Neurology Book

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Reversible Cerebral Vasoconstriction Syndrome

Aka: Reversible Cerebral Vasoconstriction Syndrome, RCVS, Postpartum Cerebral Angiopathy, CNS Pseudovasculitis, Migraine Angiopathy, Call-Fleming Syndrome
  1. Pathophysiology
    1. Idiopathic, medium-sized cerebral artery vasospasm
  2. Epidemiology
    1. Most commonly occurs in women in their 5th decade of life (40-50 years old)
  3. Risk Factors
    1. Pregnancy or Postpartum
    2. Medications
      1. Triptans (e.g. Sumatriptan)
      2. Selective Serotonin Reuptake Inhibitors
      3. Hypertension
      4. Decongestants
      5. Sympathomimetics (e.g. Cocaine, Methamphetamine)
  4. Symptoms
    1. Thunderclap Headache
      1. Recurrent, sudden onset Headaches over a 1-3 week period
      2. Nausea or Vomiting
      3. Photophobia
      4. Confusion
      5. Blurred Vision
    2. Associated Neurologic Effects (may not be transient if significant Hemorrhage or ischemia)
      1. Seizure
      2. Cerebrovascular Accident
      3. Subarachnoid Hemorrhage
  5. Differential Diagnosis
    1. See Thunderclap Headache
    2. Pregnancy Induced Hypertension
    3. Posterior Reversible Encephalopathy Syndrome (PRES)
      1. Slower onset of Headache (contrast with Thunderclap Headache in RCVS)
  6. Labs
    1. Lumbar Puncture
      1. Exclude Subarachnoid Hemorrhage (esp. if presentation >6 hours after onset of Thunderclap Headache)
  7. Imaging
    1. CT Head
      1. Exclude Intracranial Hemorrhage (lower test sensivity after 6 hours of Thunderclap Headache)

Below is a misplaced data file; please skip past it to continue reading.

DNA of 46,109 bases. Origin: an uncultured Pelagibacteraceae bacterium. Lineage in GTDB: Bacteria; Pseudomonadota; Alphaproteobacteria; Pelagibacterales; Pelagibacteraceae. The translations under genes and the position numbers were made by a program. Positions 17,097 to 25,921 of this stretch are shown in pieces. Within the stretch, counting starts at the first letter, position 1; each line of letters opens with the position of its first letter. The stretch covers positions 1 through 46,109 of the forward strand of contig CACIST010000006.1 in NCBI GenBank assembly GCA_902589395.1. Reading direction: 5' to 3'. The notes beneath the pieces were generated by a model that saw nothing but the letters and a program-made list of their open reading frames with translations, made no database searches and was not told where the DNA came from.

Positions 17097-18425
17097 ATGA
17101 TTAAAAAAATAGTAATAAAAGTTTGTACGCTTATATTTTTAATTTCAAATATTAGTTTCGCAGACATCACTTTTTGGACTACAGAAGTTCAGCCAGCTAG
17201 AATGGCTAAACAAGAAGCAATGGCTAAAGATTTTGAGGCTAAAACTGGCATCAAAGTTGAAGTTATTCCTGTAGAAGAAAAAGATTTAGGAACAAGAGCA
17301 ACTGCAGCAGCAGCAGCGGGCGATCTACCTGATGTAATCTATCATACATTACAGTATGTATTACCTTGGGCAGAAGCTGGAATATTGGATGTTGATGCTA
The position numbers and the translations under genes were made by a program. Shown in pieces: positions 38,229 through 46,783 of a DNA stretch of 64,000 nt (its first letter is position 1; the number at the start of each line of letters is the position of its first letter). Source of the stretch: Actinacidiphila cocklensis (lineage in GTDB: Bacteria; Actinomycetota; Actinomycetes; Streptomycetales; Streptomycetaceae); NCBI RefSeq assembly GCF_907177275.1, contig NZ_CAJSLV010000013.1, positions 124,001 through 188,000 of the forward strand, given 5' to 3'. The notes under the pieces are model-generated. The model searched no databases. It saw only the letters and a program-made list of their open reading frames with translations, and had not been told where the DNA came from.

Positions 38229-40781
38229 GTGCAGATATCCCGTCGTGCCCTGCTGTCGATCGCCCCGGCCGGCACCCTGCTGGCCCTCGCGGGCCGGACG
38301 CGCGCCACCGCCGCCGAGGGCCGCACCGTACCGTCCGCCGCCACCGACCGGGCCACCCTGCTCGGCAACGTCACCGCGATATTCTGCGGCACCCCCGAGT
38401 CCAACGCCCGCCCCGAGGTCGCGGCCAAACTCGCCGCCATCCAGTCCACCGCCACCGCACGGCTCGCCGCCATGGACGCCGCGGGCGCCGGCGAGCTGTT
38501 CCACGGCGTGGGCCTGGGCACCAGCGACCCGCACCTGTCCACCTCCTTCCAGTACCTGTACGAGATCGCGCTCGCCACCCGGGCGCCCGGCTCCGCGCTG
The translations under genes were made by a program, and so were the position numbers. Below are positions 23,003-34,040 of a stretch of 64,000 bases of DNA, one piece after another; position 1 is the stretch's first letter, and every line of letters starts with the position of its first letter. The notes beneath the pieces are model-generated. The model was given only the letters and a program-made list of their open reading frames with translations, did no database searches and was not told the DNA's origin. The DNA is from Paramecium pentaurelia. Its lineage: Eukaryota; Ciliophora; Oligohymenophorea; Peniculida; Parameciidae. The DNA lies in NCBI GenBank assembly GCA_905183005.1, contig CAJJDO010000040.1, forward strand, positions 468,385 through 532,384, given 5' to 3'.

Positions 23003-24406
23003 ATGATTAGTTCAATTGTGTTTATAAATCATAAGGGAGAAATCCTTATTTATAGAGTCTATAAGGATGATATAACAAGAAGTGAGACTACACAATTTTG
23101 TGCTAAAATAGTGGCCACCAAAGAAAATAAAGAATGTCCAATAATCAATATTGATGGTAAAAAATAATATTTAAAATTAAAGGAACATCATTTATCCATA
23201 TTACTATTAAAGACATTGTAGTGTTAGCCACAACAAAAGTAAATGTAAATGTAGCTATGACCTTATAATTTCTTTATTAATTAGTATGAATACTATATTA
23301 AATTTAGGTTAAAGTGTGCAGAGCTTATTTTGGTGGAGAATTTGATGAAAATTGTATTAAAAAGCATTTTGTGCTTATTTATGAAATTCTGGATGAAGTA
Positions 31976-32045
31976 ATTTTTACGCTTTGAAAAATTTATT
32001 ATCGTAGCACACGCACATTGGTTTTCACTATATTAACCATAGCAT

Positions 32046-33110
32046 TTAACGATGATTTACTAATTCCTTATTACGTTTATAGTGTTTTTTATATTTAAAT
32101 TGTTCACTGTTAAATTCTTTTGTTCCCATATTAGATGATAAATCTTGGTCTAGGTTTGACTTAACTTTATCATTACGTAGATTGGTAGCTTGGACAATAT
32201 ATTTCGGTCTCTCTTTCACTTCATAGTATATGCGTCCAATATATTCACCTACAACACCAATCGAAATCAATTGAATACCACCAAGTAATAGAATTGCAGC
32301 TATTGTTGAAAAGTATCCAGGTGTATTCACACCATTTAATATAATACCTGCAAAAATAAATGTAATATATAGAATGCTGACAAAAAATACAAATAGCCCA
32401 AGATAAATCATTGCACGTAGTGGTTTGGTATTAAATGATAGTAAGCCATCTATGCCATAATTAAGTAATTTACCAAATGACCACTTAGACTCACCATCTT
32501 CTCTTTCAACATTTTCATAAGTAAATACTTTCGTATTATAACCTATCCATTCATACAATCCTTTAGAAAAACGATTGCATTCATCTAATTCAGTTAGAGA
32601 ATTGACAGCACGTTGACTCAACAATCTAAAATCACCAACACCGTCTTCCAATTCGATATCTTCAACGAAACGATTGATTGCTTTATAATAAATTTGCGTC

2. CT Angiogram (or MR Brain/MRA Brain and Neck)
      1. May be diagnostic for RCVS
  8. Management
    1. Discontinue causative factors (e.g. Sympathomimetics)
    2. Manage related conditions
      1. Manage Uncontrolled Hypertension (or Pregnancy Induced Hypertension)
    3. Headache prophylaxis
      1. Calcium Channel Blockers
    4. Headache abortive care
      1. Oral Magnesium may be effective
  9. Prognosis
    1. Episodes decrease over time with treatment and with distance from precipitating factors
    2. However, minor Disability may persist in up to 29% of patients
  10. References
    1. Pensa and Roth in Herbert (2020) EM:Rap 20(12): 4-5
    2. Sattar (2010) Expert Rev Cardiovasc Ther 8(10): 1417-21. [PubMed]
      1. https://www.ncbi.nlm.nih.gov/pmc/articles/PMC3020907/

Reversible cerebrovascular vasoconstriction syndrome (C3264378)

Concepts Disease or Syndrome (T047)
ICD10 I67.841
English reversible cerebrovascular vasoconstriction syndrome (diagnosis), Reversible cerebrovascular vasoconstriction syndrome
Sources
Derived from the NIH UMLS (Unified Medical Language System)


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